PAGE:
He shakes his head. “She’s been moody all day. Something’s eating her, but she doesn’t want to talk about it.”
“Maybe you should go with her.”
He stays put and waits for me to load up my pack as the shower turns to full-on rain. “I think I’ll give her a couple minutes. She’s got some shit she’s dealing with and she probably needs some alone time.”
He looks concerned, though, and I’m struck by the possibility that, despite their age difference, they’re more than just friends. “We’re all dealing with shit,” I say. “That’s life.”
He shrugs. “Some people’s shit’s worse than others.”
If he only knew the half of it. “Do you know what it is?” I ask him. “What’s bothering her?”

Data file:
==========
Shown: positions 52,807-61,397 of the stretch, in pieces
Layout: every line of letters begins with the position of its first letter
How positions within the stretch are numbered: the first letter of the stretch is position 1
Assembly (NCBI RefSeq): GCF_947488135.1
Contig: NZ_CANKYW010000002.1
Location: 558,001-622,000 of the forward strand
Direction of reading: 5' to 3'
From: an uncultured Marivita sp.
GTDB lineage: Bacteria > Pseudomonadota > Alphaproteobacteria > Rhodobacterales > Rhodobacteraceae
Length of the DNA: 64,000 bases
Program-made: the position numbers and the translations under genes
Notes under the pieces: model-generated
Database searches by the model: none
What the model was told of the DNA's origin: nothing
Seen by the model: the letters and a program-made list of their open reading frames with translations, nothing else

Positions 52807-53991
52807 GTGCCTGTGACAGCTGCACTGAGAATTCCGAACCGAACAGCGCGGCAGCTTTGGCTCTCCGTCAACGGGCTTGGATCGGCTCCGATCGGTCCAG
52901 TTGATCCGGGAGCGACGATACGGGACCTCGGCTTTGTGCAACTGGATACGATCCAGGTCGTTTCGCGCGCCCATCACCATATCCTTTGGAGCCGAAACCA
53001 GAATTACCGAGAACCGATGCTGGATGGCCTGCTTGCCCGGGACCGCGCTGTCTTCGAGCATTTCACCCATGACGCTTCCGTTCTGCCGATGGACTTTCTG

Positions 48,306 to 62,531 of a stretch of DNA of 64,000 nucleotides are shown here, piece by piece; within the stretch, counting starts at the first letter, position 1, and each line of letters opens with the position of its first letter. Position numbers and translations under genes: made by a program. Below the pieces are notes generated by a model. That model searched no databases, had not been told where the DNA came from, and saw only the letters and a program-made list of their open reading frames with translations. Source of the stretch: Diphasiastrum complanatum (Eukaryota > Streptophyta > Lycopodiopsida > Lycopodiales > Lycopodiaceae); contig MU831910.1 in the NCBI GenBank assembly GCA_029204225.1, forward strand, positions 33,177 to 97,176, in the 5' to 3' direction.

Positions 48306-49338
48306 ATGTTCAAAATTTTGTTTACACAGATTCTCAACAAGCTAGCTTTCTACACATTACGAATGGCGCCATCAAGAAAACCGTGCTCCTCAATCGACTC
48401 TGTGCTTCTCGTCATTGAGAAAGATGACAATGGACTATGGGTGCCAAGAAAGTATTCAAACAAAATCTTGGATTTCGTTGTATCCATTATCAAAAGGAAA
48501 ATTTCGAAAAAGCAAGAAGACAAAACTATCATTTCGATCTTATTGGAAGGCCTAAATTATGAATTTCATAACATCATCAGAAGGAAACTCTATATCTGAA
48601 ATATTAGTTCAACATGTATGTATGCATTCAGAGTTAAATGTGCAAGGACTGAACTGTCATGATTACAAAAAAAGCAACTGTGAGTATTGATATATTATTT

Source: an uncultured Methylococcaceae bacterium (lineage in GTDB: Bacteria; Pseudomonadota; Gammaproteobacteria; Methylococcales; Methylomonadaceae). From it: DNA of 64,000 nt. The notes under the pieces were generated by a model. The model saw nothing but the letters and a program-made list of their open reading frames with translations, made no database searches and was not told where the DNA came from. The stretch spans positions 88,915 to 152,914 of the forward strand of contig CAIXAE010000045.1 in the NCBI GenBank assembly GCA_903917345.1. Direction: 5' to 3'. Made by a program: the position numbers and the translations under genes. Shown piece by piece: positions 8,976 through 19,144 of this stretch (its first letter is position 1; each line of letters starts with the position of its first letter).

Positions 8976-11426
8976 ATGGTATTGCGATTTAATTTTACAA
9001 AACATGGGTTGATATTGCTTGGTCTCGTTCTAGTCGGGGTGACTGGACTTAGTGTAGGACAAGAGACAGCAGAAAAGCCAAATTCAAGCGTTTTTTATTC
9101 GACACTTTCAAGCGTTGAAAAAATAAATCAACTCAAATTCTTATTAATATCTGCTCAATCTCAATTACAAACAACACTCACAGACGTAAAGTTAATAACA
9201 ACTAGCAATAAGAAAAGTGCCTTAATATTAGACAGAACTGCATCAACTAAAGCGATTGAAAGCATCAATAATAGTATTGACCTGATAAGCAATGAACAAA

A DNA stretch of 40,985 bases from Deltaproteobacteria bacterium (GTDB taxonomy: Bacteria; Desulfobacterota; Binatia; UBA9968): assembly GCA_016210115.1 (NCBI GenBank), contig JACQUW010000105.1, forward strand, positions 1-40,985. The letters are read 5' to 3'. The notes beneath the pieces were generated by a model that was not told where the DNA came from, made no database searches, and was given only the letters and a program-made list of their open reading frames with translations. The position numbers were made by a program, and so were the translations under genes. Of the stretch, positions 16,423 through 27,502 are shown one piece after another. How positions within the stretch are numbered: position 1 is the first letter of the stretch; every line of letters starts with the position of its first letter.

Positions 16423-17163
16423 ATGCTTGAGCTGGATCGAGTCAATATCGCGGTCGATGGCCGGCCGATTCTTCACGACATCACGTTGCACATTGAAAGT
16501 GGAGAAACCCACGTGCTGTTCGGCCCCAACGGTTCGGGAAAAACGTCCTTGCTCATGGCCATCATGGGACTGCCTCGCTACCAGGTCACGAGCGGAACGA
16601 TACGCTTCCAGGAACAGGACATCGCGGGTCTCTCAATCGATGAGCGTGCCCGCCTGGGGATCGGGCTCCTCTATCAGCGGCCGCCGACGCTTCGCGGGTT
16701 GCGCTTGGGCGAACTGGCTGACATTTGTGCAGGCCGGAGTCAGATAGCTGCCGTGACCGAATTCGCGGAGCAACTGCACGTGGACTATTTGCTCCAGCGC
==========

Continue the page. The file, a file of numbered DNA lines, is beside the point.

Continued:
He shakes his head. “Nope. We started hiking together just before Hiawassee and we’re friends but, to tell you the truth, I don’t know much about her personally.” Shouldering his pack, he starts north up the trail. “Some things are better off not knowing, don’t you think?”
I hurry to catch him. Somehow, I’ve managed to make a piss-poor mess of this first meeting. Then he turns and grins, and it’s all okay. Whatever I said, it’s not that bad. Chase, at least, is still smiling.
I’m sitting along the trail with my AWOL open, trying to figure out how far it is to Hot Springs, when I get stung by three yellow jackets. It’s the last straw. My feet hurt and my back’s killing me, and now I’ve got a bunch of welts that itch and sting. Despite making a couple of friends and having a few fun nights along the way, I’m done with the AT. There’s nothing I want more at this moment, than to quit.
But I can’t figure out how to do it without pissing off my father.